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The UK government is pressing councils across England to give pubs leeway to open early on Sunday to serve football fans gathering to watch the Lionesses’ clash against Spain in the Women’s World Cup final.
Levelling-up secretary Michael Gove wrote to leaders of England’s 318 local authorities on Thursday encouraging them to work with police forces to fast-track any applications by venues looking to extend opening hours on the day of the final, which kicks off at 11am local time.
The Home Office has also asked police chiefs to help ensure that as many venues as possible are allowed to host screenings, the government added.
The move by the government follows calls from the industry to loosen licensing laws on the day of the final to allow pubs to serve alcoholic beverages from an hour before the game. Most only have the right to serve alcohol from 11am onwards, according to the British Beer and Pub Association.
Emma McClarkin, BBPA chief executive, earlier on Thursday called for the government “to step in and allow the necessary regulatory easement” to loosen licensing rules. The Liberal Democrats had called for the government to score a “last-minute winner” for the sector and recall parliament to make temporary tweaks to the 2003 Licensing Act. Similar changes were made for the Euro 2020 men’s football final between England and Italy and for the late Queen’s platinum jubilee.
The levelling-up department acknowledged that most bars and pubs already had the right to show the game within usual opening hours. “I’ve asked councils to do everything they can to help pubs get open earlier on Sunday, so people can come together and enjoy a drink before kick-off for this special occasion,” Gove said.
The World Cup final clash will be the first time that an England team has featured in the last match of the sport’s global tournament since the men’s side claimed victory in 1966. The campaign by the Lionesses has garnered huge national interest, marking a leap forward for the women’s game, with 7mn viewers tuning in on Wednesday to watch England beat co-hosts Australia to reach the final.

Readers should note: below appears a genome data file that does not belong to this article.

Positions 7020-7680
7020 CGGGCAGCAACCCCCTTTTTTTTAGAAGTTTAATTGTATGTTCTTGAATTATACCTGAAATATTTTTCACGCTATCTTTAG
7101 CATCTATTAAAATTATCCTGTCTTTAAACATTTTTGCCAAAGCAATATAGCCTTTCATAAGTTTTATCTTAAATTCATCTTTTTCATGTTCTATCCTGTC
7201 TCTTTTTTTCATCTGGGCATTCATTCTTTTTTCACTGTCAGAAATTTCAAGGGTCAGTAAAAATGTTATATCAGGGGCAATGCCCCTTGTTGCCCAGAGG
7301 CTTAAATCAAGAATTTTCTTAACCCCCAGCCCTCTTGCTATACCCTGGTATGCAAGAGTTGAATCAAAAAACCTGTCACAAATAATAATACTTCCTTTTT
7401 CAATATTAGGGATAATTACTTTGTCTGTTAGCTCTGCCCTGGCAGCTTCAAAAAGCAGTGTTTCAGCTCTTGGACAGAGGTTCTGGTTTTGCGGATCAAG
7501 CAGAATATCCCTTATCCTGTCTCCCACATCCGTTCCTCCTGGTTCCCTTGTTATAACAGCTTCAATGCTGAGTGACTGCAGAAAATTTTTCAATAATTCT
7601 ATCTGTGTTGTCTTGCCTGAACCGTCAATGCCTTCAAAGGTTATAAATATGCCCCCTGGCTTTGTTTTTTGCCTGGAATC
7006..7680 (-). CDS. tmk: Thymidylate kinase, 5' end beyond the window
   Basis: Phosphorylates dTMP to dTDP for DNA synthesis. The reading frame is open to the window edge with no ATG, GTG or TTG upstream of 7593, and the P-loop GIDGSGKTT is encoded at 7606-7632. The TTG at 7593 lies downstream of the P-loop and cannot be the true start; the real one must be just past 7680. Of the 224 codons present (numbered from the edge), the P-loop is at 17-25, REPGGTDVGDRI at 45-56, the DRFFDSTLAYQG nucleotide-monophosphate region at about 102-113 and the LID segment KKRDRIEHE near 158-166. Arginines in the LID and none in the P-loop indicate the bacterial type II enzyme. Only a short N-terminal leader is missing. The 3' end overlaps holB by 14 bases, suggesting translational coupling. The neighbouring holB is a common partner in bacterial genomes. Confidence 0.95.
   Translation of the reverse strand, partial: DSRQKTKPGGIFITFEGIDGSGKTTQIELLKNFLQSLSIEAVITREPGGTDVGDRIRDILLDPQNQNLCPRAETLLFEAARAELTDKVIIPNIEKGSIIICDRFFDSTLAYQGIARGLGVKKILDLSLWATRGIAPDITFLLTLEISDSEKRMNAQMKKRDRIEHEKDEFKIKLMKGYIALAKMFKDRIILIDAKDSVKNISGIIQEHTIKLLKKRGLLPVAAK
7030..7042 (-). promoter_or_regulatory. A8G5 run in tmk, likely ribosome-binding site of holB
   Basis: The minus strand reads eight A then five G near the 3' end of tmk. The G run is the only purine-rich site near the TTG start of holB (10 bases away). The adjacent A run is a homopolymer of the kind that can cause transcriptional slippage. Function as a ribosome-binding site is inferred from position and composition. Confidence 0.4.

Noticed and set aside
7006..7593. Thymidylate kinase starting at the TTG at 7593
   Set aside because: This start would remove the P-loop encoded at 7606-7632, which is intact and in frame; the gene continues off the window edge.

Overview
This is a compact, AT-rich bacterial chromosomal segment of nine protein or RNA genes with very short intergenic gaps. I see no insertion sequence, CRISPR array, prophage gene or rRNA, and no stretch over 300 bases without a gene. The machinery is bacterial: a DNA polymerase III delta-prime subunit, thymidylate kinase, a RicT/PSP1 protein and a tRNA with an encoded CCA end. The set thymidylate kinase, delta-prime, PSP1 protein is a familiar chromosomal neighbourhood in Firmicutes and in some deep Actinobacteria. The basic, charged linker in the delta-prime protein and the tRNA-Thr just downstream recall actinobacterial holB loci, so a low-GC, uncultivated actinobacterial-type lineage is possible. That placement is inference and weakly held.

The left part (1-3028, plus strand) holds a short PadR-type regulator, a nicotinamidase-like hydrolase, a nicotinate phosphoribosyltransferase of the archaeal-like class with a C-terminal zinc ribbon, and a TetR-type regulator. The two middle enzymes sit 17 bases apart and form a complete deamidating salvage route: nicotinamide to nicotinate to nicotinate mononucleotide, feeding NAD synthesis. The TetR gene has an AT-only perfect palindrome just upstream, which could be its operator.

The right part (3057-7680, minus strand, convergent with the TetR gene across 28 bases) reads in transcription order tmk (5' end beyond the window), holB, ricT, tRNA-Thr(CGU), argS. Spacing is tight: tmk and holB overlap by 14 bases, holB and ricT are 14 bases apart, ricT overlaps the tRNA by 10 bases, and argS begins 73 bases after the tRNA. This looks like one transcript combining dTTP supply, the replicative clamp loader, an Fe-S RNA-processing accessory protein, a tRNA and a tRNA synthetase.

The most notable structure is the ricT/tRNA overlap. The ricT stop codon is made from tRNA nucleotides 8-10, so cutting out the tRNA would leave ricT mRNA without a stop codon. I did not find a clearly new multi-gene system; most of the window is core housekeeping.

Interest in the final could provide a £41mn boost to the hospitality sector, according to projections by trade body UK Hospitality. But it comes as the pub sector is being tested by the cost of living crisis and high inflation. Pub closures reached a decade-high in the first quarter, with 200 licensed venues entering insolvency, according to official data analysed by accountants Price Bailey.
Steven Alton, chief executive of the British Institute of Innkeeping, said the letter sent by Gove was “a very welcome, pragmatic move” but he added that for government to help pubs face up to “exceptional and escalating costs in all areas of their business” a sector-wide reduction of VAT or an extension of business rates relief would be needed.
Clive Watson, chief executive of City Pub Group, said the move represented a small boost to the sector. “It helps the hospitality trade . . . but I don’t think many people are going to be drinking loads of pints before 11am. It’s really about bringing people together.
“It’s been really positive to work with the government to ensure everyone can get a chance to join in the celebrations,” said Kate Nicholls, UK Hospitality chief executive. “I’d echo the government’s support for local authorities taking a pragmatic view to venues opening early to allow people to make the most of this momentous occasion.”